Sarapatel

Yield: 6 Servings

Measure Ingredient
200 grams Pork tripe
1 kilograms Pork intestines
100 grams Linguica (chorizo)
300 grams Solidified pork blood (we got ours from a Vietnamese butcher who sells it as "pig blood jelly")
100 grams Salted beef
50 grams Bacon fat; diced
1 Onion; chopped
4 Cloves garlic; chopped
2 Tomatoes; chopped
1 Bay leaf
1 Green pepper (that's a large green bell pepper; for us readers); chopped
50 grams Spring onions; chopped
50 grams Cuentro (fresh coriander leaves); chopped (up to)
10 Whole pimenta de cheiro
Limes as necessary

A dish from the Brazilian cuisine, sometimes called "The Brazilian Haggis".

There are different versions; this one was noted down by your correspondent as he sat humbly watching his better half prepare it (except for when he was at the sink cleaning intestines).

Wash the intestines VERY THOROUGHLY, first in water, then in lime juice.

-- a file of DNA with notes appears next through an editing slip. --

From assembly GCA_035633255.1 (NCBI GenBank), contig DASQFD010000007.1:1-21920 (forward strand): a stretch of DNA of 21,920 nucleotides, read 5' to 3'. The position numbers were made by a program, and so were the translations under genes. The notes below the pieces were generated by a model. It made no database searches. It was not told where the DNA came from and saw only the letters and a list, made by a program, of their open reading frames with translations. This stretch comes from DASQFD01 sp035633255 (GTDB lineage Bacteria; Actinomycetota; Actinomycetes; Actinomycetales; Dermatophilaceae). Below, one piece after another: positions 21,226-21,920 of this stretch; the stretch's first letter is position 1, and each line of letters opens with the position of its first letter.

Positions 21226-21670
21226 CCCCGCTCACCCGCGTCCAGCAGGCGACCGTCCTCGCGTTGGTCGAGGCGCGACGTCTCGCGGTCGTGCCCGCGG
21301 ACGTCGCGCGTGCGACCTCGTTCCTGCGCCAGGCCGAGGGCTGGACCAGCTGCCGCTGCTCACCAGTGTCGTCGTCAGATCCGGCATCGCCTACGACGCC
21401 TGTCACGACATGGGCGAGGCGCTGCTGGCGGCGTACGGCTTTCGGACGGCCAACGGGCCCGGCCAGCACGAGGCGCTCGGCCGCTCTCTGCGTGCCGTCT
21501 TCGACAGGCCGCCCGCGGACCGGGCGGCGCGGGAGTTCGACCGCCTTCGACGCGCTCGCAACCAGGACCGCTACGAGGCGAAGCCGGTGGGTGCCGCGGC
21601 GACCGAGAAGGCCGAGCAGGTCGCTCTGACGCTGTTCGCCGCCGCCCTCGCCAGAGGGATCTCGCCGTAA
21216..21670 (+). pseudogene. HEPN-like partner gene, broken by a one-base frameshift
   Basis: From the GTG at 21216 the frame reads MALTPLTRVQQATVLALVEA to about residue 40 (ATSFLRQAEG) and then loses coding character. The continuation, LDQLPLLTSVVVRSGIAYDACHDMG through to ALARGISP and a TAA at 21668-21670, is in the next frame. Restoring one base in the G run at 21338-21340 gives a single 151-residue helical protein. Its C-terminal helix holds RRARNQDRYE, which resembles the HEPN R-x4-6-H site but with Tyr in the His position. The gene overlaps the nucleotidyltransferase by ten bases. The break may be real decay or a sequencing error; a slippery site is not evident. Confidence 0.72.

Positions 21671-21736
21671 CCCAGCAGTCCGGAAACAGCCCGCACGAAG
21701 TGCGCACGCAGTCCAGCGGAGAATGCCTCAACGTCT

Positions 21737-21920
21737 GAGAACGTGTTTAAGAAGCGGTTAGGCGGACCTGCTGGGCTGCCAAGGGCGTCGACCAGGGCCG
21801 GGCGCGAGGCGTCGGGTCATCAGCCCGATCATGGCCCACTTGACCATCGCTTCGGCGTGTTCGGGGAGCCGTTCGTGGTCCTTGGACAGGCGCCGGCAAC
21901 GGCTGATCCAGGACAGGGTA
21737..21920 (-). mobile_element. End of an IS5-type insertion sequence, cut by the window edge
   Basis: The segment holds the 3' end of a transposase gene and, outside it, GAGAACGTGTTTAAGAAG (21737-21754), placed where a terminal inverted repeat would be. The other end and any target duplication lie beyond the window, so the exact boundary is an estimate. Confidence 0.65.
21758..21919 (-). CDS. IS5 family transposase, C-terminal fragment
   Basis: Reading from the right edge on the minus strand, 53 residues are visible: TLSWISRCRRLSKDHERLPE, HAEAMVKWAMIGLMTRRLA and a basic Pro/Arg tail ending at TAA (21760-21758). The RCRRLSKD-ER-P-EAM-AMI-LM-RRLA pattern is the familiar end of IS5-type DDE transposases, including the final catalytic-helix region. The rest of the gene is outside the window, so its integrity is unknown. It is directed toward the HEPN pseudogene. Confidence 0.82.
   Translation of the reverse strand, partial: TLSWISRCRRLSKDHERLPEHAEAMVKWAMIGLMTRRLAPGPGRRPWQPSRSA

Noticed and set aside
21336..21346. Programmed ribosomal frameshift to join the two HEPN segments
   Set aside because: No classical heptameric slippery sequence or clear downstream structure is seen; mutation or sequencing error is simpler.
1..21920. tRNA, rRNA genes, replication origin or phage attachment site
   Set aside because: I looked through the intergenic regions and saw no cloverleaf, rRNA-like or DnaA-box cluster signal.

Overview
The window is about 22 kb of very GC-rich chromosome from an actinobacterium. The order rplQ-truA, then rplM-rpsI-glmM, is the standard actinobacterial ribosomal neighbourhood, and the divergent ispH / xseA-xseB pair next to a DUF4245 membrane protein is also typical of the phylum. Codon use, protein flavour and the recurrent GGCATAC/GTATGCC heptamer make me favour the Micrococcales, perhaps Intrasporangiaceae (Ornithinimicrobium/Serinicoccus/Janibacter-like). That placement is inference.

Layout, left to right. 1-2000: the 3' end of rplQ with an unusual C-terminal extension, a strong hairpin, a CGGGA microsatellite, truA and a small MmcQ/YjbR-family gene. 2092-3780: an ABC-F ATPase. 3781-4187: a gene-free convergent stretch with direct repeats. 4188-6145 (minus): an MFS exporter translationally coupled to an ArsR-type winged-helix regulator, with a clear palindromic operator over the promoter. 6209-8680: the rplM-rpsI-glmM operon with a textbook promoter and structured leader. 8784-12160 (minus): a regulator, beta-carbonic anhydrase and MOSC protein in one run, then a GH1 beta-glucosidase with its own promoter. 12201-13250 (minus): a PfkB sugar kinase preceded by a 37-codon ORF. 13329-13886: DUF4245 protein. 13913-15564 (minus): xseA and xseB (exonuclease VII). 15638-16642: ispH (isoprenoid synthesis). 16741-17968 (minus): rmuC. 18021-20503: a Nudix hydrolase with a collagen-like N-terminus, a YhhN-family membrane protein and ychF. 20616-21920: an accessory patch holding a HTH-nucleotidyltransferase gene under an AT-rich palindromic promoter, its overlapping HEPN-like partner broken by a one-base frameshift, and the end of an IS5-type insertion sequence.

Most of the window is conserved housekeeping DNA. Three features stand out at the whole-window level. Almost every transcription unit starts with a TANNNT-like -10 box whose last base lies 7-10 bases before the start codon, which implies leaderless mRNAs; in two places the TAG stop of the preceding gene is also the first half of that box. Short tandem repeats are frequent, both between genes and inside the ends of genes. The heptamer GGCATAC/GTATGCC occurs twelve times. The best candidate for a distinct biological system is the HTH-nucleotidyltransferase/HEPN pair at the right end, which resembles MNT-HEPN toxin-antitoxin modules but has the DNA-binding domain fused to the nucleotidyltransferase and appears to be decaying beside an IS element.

Cut into ½ inch long rings and leave in fresh lime juice and water (having first turned the lengths of intestine inside out and cleaning again). Cut the sausage, bacon, beef and half the blood into smallish pieces. Put the bacon pieces into a pressure cooker and melt into fat. Fry the garlic a little in the fat then throw everything else in except the reserved blood. Close the pressure cooker and cook for 30 minutes. Add the reserved blood and cook for a further 15 minutes (or until cooked).

Also traditionally served with farinha (manioc flour cooked in fat with onions and bacon) and eaten with the fingers.

Note 1: In general, all these ingredients are essential, particularly the tripe, intestines, blood, meats and pimenta de cheiro. Can also include heart and lungs.

Note 2: Pimenta de cheiro is a Brazilian c. chinense, similar in appearance to the habanero. It is used here as much for its fragrance (the name means roughly "scented pepper") as for its heat. I have never tried a habanero, so I don't know how it compares.

Note 3: This dish, despite its rather threatening ingredients, actually has quite a subtle and delicate flavour. Usually served with rice. John Moore, Melbourne, Australia, <moore@...> CHILE-HEADS ARCHIVES

From the Chile-Heads recipe list. Downloaded from Glen's MM Recipe Archive, .

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